The Danforth Digest: Quick takes on running the business of life sciences
Biotech companies of all sizes today require a means of guarding against cyber security breaches. Risks in this industry include exposure related to intellectual property and the storage of patient and personal data.
View a conversation between Gregg Beloff, Co-Founder and Managing Director; and Ed Downey, Head of Enterprise Risk Management; on the topics of cyber risk, cyber insurance, and key security measures to implement.
Gregg Beloff: Let’s start by discussing common cyber risks that companies should be aware of.
Ed Downey: Cyber risks can vary widely, but in the biotech sector, we’ve seen a range of threats. These include phishing attacks where hackers impersonate high-level executives to manipulate employees into making financial transactions. There are also instances of hackers infiltrating manufacturing protocols to compromise the quality of pharmaceuticals. Cyberattacks can even extend to cargo providers, leading to hijackings or diversions of shipments. And of course, there’s the ever-present threat of ransomware, where hackers demand payment to either keep systems shut down or release sensitive information. Biotech companies handling clinical trials with patient data face hefty fines and penalties if compromised, especially in countries like Germany.
Gregg Beloff: Given these risks, at what stage should companies consider cyber insurance? Is it a must for startups, or is it more relevant for mature companies?
Ed Downey: Cyber insurance is a must for all companies, regardless of their stage of development. Cyberattacks are opportunistic and can strike at any time. The increasing prevalence of remote work makes it even more critical to protect sensitive information. Companies should invest in cyber insurance from day one, especially given the evolving regulatory landscape. Small companies will soon be required to report cyber incidents to the SEC within four days. Boards, management teams, and individuals must be proactive in addressing these risks.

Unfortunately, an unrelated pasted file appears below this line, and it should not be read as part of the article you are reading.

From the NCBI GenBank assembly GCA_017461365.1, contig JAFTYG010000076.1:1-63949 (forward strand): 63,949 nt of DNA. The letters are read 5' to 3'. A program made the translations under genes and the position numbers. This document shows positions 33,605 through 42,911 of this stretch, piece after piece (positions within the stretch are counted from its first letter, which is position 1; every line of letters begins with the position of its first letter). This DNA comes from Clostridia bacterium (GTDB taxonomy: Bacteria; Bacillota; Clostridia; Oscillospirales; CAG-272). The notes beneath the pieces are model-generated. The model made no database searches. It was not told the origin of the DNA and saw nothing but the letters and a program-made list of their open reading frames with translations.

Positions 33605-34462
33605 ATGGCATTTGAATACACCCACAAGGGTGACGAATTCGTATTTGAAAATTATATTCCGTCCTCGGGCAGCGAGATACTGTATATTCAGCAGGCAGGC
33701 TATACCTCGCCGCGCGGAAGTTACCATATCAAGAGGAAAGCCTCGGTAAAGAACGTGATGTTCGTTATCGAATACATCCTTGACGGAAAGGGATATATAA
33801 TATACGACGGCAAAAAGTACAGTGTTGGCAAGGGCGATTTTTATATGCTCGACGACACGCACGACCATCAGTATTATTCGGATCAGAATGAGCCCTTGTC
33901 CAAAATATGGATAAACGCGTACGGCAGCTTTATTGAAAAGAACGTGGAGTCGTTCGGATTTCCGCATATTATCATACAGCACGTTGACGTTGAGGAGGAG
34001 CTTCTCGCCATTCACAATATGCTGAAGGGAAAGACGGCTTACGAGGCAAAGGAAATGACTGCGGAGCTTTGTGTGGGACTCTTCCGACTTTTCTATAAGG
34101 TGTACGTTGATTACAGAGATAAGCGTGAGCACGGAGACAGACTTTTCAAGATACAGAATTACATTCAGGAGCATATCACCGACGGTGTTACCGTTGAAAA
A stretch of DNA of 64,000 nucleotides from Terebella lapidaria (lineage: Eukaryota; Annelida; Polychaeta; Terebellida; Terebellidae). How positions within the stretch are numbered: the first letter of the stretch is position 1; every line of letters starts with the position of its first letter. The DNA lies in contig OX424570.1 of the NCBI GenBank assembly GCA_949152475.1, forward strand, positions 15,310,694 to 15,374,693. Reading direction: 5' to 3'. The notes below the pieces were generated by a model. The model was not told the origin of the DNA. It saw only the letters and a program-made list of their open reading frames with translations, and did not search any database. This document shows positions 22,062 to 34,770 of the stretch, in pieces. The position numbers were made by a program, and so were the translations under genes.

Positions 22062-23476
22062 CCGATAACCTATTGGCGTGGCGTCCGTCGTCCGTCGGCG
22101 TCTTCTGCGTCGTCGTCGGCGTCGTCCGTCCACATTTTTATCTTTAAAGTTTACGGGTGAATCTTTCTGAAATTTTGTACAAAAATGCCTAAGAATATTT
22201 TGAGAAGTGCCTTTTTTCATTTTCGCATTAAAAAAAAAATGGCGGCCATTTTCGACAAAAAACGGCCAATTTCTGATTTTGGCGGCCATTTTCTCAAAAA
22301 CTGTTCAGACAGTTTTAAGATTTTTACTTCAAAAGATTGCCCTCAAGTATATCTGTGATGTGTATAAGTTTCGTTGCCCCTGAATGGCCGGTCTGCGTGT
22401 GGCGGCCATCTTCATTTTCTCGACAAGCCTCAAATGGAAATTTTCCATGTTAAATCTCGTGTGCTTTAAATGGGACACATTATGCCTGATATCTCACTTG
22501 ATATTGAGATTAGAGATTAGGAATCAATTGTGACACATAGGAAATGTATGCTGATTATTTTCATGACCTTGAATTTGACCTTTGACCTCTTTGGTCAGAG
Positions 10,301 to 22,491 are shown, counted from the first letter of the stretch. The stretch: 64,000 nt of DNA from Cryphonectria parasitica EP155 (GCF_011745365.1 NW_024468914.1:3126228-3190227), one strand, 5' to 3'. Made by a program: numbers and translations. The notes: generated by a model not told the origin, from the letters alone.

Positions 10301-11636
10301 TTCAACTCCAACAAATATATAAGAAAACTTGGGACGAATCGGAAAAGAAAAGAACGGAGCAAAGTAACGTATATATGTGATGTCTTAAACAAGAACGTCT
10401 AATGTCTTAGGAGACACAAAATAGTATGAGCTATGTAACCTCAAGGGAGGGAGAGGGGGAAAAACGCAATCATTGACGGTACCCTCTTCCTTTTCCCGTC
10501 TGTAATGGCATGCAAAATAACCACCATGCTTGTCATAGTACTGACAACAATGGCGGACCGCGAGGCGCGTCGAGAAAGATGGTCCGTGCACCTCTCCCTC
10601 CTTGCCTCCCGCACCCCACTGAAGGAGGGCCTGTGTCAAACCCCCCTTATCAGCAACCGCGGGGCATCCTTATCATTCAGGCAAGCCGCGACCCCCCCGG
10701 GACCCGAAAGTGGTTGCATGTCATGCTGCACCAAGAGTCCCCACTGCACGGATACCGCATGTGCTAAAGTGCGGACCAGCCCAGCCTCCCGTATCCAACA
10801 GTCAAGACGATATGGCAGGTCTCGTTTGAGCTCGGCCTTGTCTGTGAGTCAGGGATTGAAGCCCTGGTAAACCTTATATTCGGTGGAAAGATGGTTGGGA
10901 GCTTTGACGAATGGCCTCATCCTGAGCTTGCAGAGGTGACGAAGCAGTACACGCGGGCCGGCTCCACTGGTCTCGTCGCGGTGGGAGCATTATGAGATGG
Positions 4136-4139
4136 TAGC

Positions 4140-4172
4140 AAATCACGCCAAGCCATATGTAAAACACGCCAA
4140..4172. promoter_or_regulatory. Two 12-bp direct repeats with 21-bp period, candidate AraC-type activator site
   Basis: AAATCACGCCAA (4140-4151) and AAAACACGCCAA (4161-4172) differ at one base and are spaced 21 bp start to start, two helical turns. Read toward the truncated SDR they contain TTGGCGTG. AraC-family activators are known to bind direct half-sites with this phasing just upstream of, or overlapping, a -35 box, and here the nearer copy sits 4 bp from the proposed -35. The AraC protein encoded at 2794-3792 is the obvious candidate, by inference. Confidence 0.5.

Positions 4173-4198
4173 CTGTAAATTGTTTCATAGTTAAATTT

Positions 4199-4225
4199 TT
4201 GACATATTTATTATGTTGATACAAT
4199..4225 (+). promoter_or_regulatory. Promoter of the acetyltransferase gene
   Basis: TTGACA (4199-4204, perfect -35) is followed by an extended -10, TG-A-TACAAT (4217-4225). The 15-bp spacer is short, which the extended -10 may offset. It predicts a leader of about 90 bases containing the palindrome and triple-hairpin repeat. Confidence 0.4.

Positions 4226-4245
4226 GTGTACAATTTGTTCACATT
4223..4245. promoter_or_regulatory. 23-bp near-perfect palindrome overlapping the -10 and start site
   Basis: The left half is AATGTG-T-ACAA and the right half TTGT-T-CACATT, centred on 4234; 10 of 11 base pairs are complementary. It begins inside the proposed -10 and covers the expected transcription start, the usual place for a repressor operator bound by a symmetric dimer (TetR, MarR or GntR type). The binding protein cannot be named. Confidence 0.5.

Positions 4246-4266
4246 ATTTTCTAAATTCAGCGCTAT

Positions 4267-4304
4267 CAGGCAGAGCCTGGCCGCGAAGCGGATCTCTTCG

Gregg Beloff: You mentioned the importance of boards and management teams. What role should they play in cyber risk management?
Ed Downey: Boards and management teams must be strategic in their approach to cyber risk management. It’s not just about buying the cheapest cyber policy available; it’s about choosing one with valuable services. Some policies include concierge services with attorneys and forensic accountants who can take swift action in the event of a cyber incident. Additionally, they need to be aware of upcoming regulatory changes and ensure their company has a plan for reporting cyber incidents promptly. Cybersecurity education for staff is equally critical, as employees are often the first line of defense.
Gregg Beloff: What are some key security measures that companies should assess and implement to protect against cyber threats?
Ed Downey: There are several key security measures that companies should consider. First and foremost, password security is crucial. Passwords should be long, complex, and not shared. Regularly changing passwords is a simple yet effective practice. Multi-factor authentication adds an extra layer of security. VPN services are vital for secure remote work, ensuring that connections are not open to potential threats. Lastly, employees should avoid working remotely in public areas without a VPN connection to prevent unauthorized access. It’s worth noting that cybersecurity extends beyond devices to include the protection of physical documents, as sensitive data can be exposed through improper disposal.
The world of cyber security is constantly evolving, and biotech companies must be prepared to face a wide range of threats. Cyber insurance, along with proactive security measures and a well-informed management team and board, can make a significant difference in mitigating these risks. As technology advances, staying one step ahead of cyber threats is essential for the continued success and security of biotech companies.